It was a sort of take it or leave it situation – one of these three plots at an exorbitant price – and a faint suggestion that if I didn’t like this, well….there’s another Park about one hour away, but be cautious she said – part of the Park is set aside for “suicides”, so make sure you don’t get hoodwinked into getting a plot there.

Now, the Egyptians had a whole mythology based around death but it seems our Western society, if we don’t draw on religious beliefs, is left to the mercy of these types of people. We apply the living dimension to the afterlife – would she like the view from here? should I go for the $7,000 plot because I don’t want people to think my loved one couldn’t afford to be in a special area of the Park?

If you have a strong belief system, then you operate within this and it makes life (and death) a bit easier. You grieve within it. But if you don’t have this system to fall back on, then what values and principles inform the decision to bury our dead?

Back to the cemetery nazi: I was told another family was coming in to collect ashes, so I’d better hustle along with my decision. I told her I’d reflect on it and go for another walk around the park. Get back to me tomorrow, she said, plots go fast around here. That’s when I twigged that something else was going on – I asked her what do people do if they don’t have $7,000 or don’t want to spend that amount of money? Almost dripping with disdain, she replied that there are single plots available up the other end of the Park, near the kangaroos. Ah ha!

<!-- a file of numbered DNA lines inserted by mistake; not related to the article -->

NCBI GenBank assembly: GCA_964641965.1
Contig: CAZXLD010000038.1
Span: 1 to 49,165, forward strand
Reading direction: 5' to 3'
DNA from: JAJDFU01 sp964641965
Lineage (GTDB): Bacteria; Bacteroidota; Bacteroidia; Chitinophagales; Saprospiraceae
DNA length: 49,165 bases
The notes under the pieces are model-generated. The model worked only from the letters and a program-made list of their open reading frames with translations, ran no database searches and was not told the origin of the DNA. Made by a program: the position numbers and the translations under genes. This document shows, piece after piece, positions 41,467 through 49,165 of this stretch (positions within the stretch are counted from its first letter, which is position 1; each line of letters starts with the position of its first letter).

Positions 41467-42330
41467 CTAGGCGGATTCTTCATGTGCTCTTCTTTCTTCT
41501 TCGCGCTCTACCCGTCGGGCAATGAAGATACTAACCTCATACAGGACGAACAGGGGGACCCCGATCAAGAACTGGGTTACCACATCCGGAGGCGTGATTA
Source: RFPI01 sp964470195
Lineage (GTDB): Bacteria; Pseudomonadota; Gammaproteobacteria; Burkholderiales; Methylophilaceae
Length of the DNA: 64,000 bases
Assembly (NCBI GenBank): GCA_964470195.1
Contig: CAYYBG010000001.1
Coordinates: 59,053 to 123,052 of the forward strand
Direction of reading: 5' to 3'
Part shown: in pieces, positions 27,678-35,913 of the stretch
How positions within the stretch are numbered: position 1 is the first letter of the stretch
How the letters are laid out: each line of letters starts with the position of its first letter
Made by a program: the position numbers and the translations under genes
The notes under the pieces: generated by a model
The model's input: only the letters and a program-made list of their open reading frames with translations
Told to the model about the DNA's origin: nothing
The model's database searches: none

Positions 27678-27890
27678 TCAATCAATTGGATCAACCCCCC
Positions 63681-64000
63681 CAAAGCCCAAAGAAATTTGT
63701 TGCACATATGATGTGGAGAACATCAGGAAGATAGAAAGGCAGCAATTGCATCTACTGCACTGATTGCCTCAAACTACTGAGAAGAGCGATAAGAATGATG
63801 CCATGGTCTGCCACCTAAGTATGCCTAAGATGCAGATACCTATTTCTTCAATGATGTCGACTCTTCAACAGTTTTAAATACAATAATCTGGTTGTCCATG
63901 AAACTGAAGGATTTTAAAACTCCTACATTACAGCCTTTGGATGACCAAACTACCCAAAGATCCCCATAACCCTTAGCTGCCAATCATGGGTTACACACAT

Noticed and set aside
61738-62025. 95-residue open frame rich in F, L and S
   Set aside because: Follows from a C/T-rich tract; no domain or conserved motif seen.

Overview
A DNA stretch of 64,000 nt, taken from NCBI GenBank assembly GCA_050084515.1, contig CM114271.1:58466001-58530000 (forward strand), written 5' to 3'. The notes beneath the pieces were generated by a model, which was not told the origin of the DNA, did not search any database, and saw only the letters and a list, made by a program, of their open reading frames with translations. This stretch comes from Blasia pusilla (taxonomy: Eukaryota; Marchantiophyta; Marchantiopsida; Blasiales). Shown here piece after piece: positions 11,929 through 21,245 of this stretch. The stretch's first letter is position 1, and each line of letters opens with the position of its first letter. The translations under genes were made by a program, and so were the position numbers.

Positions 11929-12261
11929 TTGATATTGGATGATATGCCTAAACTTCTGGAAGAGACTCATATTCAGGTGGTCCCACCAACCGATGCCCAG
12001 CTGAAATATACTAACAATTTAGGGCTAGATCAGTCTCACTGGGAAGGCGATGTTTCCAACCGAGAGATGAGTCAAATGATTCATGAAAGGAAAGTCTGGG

And so it turned out you could indeed buy a single plot, away from the overcrowded areas with memorial plaques jostling for position. You could indeed find a serene spot facing the bush, the lake or the mountain. You could get something pretty spesh for around $1,200 – but only if you queried the cemetery nazi and only if there was perhaps enough space between a person’s death and the need to decide on the resting place – because maybe you weren’t so emotionally vulnerable.

Of course, she was horrified by my decision for my mother’s plot (in an out of the way, very quiet area marked by few plots, away from the well-trodden paths of grief, and surrounded by bushland that is often visited by kangaroos and abundant wildlife – just what my mother would have liked. No urn. A scattering of the ashes to return to Earth and a simple plaque as a reminder). She ushered me out of the office as though I was some sort of second class citizen – and I vowed to take up a new career as a caring and friendly “placement consultant”.

Okay, that decision lasted for about 24 hours and I promise tomorrow’s post will be less heavy. Meanwhile, the photo accompanying this post is me and my mother, Shirley – both aged about 2 years – which one am I? I sure looked cute then!


Entry filed under: Reflections.